Mohammad Mahdi Hatef Ontological Solutions to the Problem of Induction
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The idea of the uniformity of nature, as a solution to the problem of induction, has at least two contemporary versions: natural kinds and natural necessity. Then there are at least three alternative ontological ideas addressing the problem of induction. In this paper, I articulate how these ideas are used to justify the practice of inductive inference, and compare them, in terms of their applicability, to see whether each of them is preferred in addressing the problem of induction. Given the variety of contexts in which inductive inferences are made, from natural science to social science and to everyday thinking, I suggest that no singular idea is absolutely preferred, and a proper strategy is probably to welcome the plurality of ideas helpful to induction, and to take pragmatic considerations into account, in order to judge in every single case.
15. Logos & Episteme: Volume > 13 > Issue: 1
Benjamin W. McCraw Alston, Aristotle, and Epistemic Normativity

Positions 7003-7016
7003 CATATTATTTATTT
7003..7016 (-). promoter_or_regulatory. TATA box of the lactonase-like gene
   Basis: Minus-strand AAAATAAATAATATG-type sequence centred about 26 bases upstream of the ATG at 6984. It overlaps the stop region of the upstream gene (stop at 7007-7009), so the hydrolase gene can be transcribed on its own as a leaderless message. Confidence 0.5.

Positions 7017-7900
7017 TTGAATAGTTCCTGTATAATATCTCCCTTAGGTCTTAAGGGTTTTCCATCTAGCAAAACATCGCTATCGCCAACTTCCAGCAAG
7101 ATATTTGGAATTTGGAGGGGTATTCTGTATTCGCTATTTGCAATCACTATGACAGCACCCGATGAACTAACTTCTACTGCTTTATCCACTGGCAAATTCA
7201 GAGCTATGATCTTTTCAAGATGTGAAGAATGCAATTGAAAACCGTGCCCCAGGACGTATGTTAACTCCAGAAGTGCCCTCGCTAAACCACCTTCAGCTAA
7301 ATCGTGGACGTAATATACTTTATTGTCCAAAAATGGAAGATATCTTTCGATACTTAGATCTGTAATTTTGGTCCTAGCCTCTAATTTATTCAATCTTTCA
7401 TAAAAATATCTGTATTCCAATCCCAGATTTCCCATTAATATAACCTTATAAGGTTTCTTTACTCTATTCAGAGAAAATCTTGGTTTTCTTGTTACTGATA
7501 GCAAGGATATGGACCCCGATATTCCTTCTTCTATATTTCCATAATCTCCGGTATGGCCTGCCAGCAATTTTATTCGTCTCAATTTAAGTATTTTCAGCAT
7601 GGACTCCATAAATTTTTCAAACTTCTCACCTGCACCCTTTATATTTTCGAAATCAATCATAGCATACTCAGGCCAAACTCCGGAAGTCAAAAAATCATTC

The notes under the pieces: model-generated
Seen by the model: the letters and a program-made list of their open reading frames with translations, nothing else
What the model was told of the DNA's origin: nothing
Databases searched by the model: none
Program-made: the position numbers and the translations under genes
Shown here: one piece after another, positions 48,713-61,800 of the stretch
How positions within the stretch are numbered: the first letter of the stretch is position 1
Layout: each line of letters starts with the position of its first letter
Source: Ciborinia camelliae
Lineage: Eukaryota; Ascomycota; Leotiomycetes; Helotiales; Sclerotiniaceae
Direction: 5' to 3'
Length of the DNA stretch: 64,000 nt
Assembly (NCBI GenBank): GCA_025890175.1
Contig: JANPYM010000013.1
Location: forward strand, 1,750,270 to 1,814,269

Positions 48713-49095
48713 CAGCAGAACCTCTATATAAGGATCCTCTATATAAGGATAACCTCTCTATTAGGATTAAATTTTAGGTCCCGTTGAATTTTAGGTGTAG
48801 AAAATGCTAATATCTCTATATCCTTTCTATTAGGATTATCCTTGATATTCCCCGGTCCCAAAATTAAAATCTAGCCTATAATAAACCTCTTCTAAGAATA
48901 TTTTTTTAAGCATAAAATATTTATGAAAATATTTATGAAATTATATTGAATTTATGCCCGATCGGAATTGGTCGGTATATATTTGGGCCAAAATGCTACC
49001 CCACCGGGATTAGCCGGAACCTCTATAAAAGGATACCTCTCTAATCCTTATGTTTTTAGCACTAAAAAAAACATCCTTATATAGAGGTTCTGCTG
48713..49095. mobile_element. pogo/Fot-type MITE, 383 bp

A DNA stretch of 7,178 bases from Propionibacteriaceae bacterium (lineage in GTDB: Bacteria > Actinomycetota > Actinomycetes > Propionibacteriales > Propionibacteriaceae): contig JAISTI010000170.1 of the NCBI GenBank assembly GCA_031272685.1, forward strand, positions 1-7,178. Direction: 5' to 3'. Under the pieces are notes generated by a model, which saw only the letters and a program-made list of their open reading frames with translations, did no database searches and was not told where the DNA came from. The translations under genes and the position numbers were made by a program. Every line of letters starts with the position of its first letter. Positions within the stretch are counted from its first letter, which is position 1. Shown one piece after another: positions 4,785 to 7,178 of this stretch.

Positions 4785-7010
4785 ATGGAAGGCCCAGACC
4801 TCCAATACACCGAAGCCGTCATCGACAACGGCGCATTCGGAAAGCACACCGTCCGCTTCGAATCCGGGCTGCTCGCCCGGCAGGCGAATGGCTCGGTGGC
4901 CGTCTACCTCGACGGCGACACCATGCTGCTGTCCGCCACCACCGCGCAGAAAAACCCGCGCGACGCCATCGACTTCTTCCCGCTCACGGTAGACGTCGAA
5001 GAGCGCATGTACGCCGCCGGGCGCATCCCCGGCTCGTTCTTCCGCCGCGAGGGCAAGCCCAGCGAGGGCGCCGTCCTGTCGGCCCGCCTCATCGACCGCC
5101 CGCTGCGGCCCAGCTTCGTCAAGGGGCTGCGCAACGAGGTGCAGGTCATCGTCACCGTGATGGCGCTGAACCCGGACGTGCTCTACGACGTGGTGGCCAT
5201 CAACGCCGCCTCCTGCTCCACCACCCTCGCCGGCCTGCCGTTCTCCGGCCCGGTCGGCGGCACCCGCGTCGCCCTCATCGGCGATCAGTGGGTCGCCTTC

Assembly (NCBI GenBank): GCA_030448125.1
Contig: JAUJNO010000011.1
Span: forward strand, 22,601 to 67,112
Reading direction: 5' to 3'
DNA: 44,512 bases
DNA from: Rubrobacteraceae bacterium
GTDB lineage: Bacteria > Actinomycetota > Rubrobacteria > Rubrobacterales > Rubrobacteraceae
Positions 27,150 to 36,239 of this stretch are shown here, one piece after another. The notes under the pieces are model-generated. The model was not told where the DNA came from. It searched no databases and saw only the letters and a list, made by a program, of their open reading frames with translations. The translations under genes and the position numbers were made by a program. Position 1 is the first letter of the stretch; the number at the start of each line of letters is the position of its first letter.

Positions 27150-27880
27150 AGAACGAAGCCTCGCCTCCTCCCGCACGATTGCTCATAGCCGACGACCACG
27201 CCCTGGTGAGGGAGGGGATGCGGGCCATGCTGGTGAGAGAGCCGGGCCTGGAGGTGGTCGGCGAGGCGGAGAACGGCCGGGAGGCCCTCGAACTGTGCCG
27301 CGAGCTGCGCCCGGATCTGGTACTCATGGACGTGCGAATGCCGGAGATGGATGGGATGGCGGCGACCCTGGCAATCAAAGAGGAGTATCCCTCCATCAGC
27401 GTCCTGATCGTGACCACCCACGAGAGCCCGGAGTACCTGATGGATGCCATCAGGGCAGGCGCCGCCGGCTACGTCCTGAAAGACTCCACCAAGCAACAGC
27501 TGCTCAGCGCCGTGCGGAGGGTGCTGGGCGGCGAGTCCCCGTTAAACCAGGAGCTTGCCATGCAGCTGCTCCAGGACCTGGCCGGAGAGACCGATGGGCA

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Alston (2005) argues that there is no such thing as a single concept of epistemic justification. Instead, there is an irreducible plurality of epistemically valuable features of beliefs: ‘epistemic desiderata.’ I argue that this approach is problematic for meta-epistemological reasons. How, for instance, do we characterize epistemic evaluation and do we do we go about it if there’s no theoretical unity to epistemology? Alston’s response is to ground all epistemic desiderata, thereby unifying epistemology, in truth and truth-conduciveness. I argue that this move over-unifies epistemology, in effect, giving us a single criterion for epistemology on par with the epistemology-by-justification approach he rejects. Perhaps surprisingly, we find a similar theoretical worry in Aristotle’s argument about the science of metaphysics. Aristotle’s resolution in this problem by the ‘analogy of being’ provides a parallel framework to resolve the worries with Alston’s approach. In particular, I argue that we can focus epistemic evaluation on the person of epistemic virtue: this category will be focal, unifying the disparate desiderata, without reducing to one thing all epistemic values or relations that desiderate must bear to the central value. A virtue-centric account of epistemic normativity follows: one that can remain genuinely pluralistic and yet unified as well.